Having said all of that, it's not good having to wait for an ambulance when you're very worried. We didn't have to wait, fortunately. The paramedics arrived just as I was putting the phone down after making the 999 call. However, we live in inner London and maybe that makes a difference, because the distances they have to travel are a lot shorter (albeit also quite congested at times).

AdultingIsNotWhatIExpected Wed 20-Jul-16 10:52:52

I believe that the non emergency (life/death) ambulances local to mine have either a 4 or a 6 hour time slot (2 different companies - on a county border)

emergency ones is 20mins I think

So sounds like they were within taget time

DesignedForLife Wed 20-Jul-16 10:56:47

he may have been a high priority but if there's 3 unconscious patients (at different locations) and one ambulance....

Totally get that, but there are a couple ambulance services under investigation at the moment for not responding correctly, so I think the question should be asked if the child was unconscious for a long time. As quasibex said in those cases these things should be investigated properly & constructively. As I said, if he was only out for a few moments then I totally understand a lower priority.

Discobabe Wed 20-Jul-16 10:57:33

I'm surprised he wasn't a priority if he was unconscious when the call was made. Of course he would have been a lower priority by the time you reached hospital as he had regained consciousness by then and it was obvious he was ok vs when they're unconscious and you really have no idea what will or is happening.

I called 999 for my dh recently when he was crying with unbearable back and stomach pain, clammy, rapid heart beat and no idea why, he couldn't move, it's VERY out of character for him. I was told they'd call me back within an hour 😕. I had to get him in the car to our gp (20 second drive round the corner vs 45 mins to hospital). They diagnosed him with suspected kidney stones, gave him an injection of anti inflammatorys, an injection of morphine and morphine meds to bring home. The Dr told me if it happened again to call an ambulance! When I told him what had happened he told me to just say he'd collapsed next time, they should be coming out to that kind of call as it's the worst pain known apparently. He also said he'd heard of a few cases recently when ambulances weren't sent but should have been. I can only assume they are under an awful lot of pressure but it's quite worrying really!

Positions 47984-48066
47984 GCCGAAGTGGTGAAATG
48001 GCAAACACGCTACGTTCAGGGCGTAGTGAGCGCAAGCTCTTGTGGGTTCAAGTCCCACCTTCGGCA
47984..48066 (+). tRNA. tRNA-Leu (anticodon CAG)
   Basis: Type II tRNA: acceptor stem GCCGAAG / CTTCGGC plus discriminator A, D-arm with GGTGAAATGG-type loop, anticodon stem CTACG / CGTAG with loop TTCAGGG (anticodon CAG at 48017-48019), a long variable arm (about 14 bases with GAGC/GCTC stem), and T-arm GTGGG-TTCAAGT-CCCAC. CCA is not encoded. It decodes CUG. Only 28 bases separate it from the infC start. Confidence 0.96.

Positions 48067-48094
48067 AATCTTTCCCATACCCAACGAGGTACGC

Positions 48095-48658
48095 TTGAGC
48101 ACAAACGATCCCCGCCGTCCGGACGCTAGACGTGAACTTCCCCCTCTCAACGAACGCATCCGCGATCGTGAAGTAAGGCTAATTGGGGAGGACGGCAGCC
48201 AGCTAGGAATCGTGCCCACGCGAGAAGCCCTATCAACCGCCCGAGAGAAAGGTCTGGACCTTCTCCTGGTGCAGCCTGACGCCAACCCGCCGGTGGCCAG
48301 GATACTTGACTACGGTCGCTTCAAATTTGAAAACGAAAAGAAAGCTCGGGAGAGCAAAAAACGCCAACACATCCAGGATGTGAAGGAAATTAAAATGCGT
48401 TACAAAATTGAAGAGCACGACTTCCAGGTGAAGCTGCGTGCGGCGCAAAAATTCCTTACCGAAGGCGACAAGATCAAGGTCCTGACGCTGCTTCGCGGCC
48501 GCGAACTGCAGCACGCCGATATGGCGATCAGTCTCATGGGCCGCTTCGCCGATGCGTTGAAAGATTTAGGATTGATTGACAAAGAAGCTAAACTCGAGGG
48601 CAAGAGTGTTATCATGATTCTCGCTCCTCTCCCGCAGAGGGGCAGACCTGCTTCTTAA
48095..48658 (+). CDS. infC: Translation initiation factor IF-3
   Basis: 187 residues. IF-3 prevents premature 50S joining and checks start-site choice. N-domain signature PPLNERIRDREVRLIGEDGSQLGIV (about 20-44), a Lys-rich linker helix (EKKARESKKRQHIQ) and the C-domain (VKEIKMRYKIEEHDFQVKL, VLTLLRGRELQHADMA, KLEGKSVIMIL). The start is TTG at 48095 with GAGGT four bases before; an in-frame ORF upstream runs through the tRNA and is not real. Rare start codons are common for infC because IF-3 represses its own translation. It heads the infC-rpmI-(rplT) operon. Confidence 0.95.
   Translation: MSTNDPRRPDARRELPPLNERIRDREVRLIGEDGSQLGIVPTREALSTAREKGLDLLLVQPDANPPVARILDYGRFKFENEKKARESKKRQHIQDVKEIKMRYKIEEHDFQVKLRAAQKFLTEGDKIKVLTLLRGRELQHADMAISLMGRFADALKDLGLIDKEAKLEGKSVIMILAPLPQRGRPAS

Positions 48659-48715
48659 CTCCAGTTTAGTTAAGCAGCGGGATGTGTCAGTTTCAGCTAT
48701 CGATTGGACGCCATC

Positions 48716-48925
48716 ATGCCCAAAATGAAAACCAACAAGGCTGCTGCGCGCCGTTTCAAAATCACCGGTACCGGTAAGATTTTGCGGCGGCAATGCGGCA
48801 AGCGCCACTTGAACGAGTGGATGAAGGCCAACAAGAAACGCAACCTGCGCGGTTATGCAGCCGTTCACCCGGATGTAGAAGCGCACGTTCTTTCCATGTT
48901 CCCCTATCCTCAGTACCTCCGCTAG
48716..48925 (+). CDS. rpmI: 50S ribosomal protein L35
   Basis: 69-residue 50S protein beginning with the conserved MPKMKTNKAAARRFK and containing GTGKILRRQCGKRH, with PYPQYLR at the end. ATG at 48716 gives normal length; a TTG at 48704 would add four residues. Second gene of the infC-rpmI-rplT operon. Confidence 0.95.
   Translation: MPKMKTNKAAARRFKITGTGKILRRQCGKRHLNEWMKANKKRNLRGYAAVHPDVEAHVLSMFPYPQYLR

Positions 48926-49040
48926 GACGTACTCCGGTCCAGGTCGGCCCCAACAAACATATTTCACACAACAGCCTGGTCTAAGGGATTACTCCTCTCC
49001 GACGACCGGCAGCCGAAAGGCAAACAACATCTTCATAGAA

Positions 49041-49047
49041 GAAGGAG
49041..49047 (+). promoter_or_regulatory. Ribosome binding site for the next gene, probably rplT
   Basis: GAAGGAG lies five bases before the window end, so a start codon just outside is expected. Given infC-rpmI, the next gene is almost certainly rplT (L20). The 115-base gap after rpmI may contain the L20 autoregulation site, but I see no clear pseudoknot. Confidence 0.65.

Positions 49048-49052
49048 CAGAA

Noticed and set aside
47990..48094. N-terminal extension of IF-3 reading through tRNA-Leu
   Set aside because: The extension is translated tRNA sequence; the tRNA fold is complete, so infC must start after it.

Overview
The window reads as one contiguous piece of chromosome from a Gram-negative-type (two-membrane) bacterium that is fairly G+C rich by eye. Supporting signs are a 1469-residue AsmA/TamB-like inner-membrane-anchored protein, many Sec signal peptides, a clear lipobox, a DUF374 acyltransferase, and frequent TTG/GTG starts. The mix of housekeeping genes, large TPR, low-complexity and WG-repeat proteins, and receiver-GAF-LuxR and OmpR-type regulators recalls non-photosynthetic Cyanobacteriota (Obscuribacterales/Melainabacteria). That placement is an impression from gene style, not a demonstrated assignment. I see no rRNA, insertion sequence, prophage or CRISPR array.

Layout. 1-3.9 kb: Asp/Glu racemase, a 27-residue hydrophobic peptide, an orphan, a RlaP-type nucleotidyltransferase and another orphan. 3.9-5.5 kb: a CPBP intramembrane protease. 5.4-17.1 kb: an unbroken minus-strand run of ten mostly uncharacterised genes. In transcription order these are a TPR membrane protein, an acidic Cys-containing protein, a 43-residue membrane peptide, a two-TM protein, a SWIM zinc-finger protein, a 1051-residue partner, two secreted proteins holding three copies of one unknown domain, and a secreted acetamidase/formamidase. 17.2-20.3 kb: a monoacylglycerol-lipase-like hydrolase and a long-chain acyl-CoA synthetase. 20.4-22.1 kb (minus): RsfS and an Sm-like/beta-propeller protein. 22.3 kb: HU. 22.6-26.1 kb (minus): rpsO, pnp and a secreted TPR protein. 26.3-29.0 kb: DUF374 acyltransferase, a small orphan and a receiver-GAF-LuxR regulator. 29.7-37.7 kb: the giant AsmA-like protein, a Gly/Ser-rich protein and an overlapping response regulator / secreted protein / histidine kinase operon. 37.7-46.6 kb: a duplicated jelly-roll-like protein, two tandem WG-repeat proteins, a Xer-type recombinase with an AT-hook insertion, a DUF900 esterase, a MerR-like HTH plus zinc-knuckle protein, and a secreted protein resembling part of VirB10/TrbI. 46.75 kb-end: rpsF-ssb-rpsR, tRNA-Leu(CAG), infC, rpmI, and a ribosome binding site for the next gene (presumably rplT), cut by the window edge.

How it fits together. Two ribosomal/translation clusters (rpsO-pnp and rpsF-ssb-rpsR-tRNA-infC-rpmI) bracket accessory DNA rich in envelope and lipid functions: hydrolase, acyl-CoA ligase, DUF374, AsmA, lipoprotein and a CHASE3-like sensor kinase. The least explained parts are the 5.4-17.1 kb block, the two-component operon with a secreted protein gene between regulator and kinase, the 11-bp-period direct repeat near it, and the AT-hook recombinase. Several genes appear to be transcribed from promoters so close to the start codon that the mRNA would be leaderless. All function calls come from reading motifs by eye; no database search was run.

AdultingIsNotWhatIExpected Wed 20-Jul-16 10:59:02

Airway, Breathing, Circulation - they're the priorities

When we had an ambulance in minutes DD wasn't breathing (chocking incident)

Unconcsious not breathing = top priority
Knocked out for a bit but breathing = scary but not imminant death without an instand ambulance. If that changes you call back and your priority changes

AdultingIsNotWhatIExpected Wed 20-Jul-16 11:00:06

(eek sorry for awful spelling, one handed)

Welshmaenad Wed 20-Jul-16 11:04:22

I'm surprised he was t higher priority. The first question they ask is if the person is concious and breathing - 'no' and 'struggling to breathe' should surely trigger an emergency response?